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post #202 of 242 Old 05-05-2015, 02:12 PM
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Quote:
Originally Posted by FirstReflect View Post
Yeah, see, the part that is weird is when the naysayers keep saying, "look at the numbers" or "look at the LACK of numbers", but then they don't want anyone else to simply try folding up a blanket and putting it under their subwoofer to try it for themselves. Or if someone DOES fold up a blanket (or uses a SubDude or Isolation Feet or whatever), and they come here and say that they noticed a very obvious, non-subtle difference, then they go back to saying, "look at the numbers" or "look at the lack of numbers".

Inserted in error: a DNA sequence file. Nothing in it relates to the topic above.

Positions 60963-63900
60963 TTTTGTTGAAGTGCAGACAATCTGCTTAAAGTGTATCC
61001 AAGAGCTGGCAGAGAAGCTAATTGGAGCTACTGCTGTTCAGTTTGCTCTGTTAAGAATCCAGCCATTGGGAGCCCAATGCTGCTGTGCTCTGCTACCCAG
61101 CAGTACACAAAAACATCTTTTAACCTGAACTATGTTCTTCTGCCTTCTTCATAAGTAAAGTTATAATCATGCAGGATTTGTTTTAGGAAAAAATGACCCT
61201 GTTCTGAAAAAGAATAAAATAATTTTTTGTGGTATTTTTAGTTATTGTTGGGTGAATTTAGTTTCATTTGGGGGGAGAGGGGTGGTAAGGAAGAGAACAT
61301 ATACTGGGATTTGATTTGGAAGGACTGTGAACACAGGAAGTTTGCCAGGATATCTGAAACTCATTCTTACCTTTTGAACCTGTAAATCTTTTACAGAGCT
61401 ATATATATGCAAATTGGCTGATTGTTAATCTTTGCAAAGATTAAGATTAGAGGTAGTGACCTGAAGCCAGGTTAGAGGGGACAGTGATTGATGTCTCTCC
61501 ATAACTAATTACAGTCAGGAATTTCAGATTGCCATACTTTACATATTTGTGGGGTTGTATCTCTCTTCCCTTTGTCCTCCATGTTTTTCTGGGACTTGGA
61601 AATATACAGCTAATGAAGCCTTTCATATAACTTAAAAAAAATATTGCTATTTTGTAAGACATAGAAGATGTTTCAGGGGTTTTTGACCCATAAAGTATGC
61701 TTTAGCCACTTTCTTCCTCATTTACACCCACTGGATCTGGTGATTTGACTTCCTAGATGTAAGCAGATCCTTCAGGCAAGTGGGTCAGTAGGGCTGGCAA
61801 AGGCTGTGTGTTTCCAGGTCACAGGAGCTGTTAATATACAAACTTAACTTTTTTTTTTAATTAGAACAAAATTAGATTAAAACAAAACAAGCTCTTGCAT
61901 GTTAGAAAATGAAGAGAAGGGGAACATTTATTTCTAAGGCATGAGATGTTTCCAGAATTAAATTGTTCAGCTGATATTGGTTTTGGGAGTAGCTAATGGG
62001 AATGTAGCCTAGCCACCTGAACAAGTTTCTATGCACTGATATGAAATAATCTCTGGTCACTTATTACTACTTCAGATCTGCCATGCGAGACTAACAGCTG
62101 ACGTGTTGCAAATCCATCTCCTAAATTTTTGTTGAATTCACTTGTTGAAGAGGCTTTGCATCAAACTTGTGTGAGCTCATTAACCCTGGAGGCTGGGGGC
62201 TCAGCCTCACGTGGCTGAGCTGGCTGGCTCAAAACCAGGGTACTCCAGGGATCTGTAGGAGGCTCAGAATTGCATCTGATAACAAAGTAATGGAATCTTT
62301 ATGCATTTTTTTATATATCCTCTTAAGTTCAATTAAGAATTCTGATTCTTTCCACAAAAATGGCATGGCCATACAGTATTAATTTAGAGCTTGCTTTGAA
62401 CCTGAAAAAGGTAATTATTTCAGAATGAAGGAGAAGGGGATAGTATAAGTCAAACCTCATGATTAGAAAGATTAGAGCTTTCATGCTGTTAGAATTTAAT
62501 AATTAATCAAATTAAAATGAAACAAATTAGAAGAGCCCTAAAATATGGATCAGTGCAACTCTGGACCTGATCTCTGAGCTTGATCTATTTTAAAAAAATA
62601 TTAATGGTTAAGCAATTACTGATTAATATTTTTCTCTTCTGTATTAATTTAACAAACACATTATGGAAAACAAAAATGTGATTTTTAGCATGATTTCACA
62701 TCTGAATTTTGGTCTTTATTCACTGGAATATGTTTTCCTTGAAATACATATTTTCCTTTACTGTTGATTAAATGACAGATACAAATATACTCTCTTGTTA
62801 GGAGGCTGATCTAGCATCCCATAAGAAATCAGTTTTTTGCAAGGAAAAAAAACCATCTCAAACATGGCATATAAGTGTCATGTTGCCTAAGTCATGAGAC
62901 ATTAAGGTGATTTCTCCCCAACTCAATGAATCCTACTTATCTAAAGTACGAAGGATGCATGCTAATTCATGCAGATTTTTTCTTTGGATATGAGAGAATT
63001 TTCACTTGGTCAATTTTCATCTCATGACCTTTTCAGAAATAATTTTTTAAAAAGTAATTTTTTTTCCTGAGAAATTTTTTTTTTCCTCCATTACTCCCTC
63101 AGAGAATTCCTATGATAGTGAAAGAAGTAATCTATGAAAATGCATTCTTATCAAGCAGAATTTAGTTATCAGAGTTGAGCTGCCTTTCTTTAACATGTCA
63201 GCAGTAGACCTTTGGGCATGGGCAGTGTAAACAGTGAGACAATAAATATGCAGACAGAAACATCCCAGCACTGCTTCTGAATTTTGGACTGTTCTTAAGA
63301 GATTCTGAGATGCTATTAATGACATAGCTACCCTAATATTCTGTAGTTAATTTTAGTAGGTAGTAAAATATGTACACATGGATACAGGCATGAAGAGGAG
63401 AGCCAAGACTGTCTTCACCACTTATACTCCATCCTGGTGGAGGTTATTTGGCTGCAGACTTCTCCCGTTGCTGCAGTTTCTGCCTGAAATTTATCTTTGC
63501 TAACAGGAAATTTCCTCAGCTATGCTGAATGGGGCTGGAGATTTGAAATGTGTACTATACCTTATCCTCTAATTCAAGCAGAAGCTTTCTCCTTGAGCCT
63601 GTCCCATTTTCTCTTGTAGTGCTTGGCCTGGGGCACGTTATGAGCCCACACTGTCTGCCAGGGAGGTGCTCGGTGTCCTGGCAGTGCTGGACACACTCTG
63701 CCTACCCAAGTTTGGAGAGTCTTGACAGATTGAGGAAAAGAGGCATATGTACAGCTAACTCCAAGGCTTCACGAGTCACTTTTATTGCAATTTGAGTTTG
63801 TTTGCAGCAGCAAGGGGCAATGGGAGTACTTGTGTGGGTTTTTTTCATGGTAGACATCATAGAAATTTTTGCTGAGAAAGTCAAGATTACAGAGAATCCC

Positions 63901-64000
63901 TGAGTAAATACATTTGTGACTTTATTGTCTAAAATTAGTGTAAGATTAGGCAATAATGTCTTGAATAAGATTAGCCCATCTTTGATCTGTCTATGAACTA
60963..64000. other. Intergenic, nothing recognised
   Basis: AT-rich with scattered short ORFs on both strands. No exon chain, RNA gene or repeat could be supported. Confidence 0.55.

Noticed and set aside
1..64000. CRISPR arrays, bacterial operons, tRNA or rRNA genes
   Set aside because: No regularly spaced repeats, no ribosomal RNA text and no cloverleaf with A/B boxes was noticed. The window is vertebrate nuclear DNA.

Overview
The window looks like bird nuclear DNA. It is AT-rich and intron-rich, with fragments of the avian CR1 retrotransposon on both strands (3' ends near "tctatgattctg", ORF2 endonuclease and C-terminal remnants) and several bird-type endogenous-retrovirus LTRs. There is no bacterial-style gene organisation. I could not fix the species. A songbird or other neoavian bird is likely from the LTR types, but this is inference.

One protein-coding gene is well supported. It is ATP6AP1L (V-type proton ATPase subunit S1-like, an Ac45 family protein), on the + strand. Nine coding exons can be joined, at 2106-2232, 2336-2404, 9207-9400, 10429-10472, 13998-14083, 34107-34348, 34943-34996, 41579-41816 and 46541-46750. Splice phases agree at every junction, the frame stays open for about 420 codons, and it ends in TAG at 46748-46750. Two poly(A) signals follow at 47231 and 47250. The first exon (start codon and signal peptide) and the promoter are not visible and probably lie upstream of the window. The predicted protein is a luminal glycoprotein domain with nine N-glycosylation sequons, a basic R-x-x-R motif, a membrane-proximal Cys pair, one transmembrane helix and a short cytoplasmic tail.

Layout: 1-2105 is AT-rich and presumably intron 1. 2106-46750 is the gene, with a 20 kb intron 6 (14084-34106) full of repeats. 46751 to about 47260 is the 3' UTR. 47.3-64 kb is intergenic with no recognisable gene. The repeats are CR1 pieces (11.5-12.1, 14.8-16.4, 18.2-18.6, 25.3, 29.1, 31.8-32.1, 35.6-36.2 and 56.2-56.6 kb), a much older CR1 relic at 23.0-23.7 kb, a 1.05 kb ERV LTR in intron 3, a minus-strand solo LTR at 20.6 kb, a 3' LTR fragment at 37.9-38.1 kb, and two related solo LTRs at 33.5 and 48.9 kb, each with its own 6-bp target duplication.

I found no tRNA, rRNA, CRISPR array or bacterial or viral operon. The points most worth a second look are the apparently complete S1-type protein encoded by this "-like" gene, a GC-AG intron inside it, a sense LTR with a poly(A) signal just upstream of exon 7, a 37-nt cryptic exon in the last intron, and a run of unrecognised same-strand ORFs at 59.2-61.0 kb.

It's, like, dudes, rattle vs. no rattle; very obvious bass bleeding through the walls vs. substantially more muffled bass. What the heck "numbers" do you need? I've got some numbers for you: 1 rattling window vs. 0 rattling windows. Do they need to be in the form of a pie chart?


Honestly, like I said, there's only a couple of people steadfastly hammering on this "damping doesn't work" statement. And I couldn't care less if anyone who hasn't already set their mind in stone believes me or not. But what DOES bother me is the idea that someone will come here in earnest, ask about damping under their subwoofer or speakers, only see these "damping doesn't work" naysayers, and then never even give it a try.